Every year I love to try something new to try in the garden. Recently I've been on a greens kick, so have been trying new greens. I had originally picked three new greens to try, but after much self debate I decided on just two. Both are Brassica rapas and are what I would consider Asian greens.
The first is Komatsuna which is also known as mustard spinach. This is a green that is widely used in Japan. It can be used as a salad green or can be cooked. It is a quick growing plant that can be harvested in 35 days and in my area I should be able to grow it all summer long. I love greens that hold up in the summer. I figured it wouldn't get that big since it grew so fast. Not so at all. The leaves got huge quite fast.
The second is Tyfon, sometimes known as Holland greens. It was bred as a fodder crop because it grows so well and contains no mustard oil to spoil milk. In Pinetree's description it said that if you want to feed an army on the size of a coffee table, grow this. That was intriguing. I tried to find more info on it, but most people just say the same thing. It is a cross between stubble turnip and Chinese cabbage. It grows fast. It is fairly cold tolerant.
From the top down is Komatsuna, Tyfon, and Fun Jen (an Asian green I started growing last year). The holes in the leaves are from my ample slug population. The Komatsuna is fairly slug resistant. The slugs like it just fine, but have trouble chewing holes in it. I find the slugs mostly on the ribs of the plant. My Fun Jen is so easy for the slugs to eat. They quickly chew holes all the way through it. So Komatsuna wins the slug wars.
But beauty is not the most important quality of a garden plant. Taste is always number one. The loser in this war is the easier one to pick. I find most Asian greens to be slightly bitter. This doesn't bother me much and can add to the taste of the greens if the other flavors are right. Tyfon had the same bitter taste as the other two, but didn't have enough flavor to counter balance it. It was OK, but not great.
You know I love Fun Jen, or I wouldn't be growing it for the second year. Its taste was quite good. In salads it is perfect. It has a lettucey texture to the leaves which is fabulous. The ribs give it a good crunch. There isn't so much fiber to make chewing hard. It is like Chinese cabbage and can stand to be a salad all on its own without any other supporting greens. The other two are much more fibrous. They can go into salad, but the younger leaves are probably better for this and you want them to just play a supporting role, you don't want them to the be main green.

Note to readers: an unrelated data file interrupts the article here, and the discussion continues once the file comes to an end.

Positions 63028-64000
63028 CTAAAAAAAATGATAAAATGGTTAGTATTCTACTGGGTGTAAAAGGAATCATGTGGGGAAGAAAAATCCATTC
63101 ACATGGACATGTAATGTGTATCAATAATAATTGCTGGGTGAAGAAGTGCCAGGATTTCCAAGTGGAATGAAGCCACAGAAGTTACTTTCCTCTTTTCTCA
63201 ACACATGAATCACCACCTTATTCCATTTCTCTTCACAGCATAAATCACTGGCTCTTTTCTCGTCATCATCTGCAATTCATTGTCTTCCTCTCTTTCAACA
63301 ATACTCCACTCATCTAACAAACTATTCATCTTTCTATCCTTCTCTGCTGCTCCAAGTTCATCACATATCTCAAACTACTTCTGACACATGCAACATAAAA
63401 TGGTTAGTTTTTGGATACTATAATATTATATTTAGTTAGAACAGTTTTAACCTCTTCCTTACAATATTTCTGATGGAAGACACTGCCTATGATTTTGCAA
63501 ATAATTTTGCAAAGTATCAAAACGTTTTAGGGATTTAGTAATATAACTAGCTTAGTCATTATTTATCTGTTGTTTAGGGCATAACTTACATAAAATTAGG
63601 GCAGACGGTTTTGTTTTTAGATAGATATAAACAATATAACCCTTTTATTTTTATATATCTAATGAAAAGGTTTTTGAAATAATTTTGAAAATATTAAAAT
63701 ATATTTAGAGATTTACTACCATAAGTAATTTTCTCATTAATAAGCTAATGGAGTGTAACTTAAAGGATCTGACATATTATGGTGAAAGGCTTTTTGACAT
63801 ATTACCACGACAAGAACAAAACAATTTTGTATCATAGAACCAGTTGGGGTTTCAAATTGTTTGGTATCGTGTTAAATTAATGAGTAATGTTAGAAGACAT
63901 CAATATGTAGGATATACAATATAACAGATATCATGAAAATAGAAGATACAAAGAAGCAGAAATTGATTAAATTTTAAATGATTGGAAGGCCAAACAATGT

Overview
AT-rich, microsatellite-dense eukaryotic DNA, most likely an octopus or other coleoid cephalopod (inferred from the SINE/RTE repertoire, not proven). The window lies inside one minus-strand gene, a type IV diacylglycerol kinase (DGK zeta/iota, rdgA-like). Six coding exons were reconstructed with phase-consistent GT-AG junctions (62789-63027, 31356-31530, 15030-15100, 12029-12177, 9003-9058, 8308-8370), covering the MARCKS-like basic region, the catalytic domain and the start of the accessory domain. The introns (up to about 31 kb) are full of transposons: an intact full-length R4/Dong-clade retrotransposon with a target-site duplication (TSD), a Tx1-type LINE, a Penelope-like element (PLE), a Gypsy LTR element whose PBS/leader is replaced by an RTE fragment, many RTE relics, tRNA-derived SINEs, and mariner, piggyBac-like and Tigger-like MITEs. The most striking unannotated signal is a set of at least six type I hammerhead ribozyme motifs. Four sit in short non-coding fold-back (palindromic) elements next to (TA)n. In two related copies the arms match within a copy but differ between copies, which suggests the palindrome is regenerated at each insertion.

In cooking however Fun Jen falls down. Since it lacks a supporting fibrous structure it dissolves when cooked. So I reserve it for salads. The other two hold up to cooking quite well. When I cooked the Komatsuna I did it much like I would cook chard. I cut out the ribs and cooked them first since they take more cooking and then only stir fried the leaves just until wilted. This worked fabulously.
Komatsuna has a very interesting taste and a little bit of a bite. I wish I could describe the flavor. It is quite different from anything I've ever had before in greens. Most Asian greens taste fairly similar to me. Their difference is subtle. This difference is not. I'm thinking by the end of the summer I'm going to be in love with it, but I won't know until then. This is just the first taste.
As to yield, the Komatsuna and Tyfon seem to be fairly close. I was surprised that Tyfon hasn't out produced the Komatsuna since from its description it should feed an army. Well maybe, but so can Komatsuna. I have read that in some places in Asia they use it as a fodder crop too. Fun Jen is not up to the other two in yield, but still worth growing for early oriental salads before the Chinese cabbage is ready in another month. Two of each of these Asian greens were planted on April 7th. Their date to harvest all seems to be about 35 days. The Tyfon might be a bit qiucker. One of my Fun Jens is already starting to bolt. Not to worry, with most Asian greens the flower stalks make great stir frys. I should get another one started to replace it.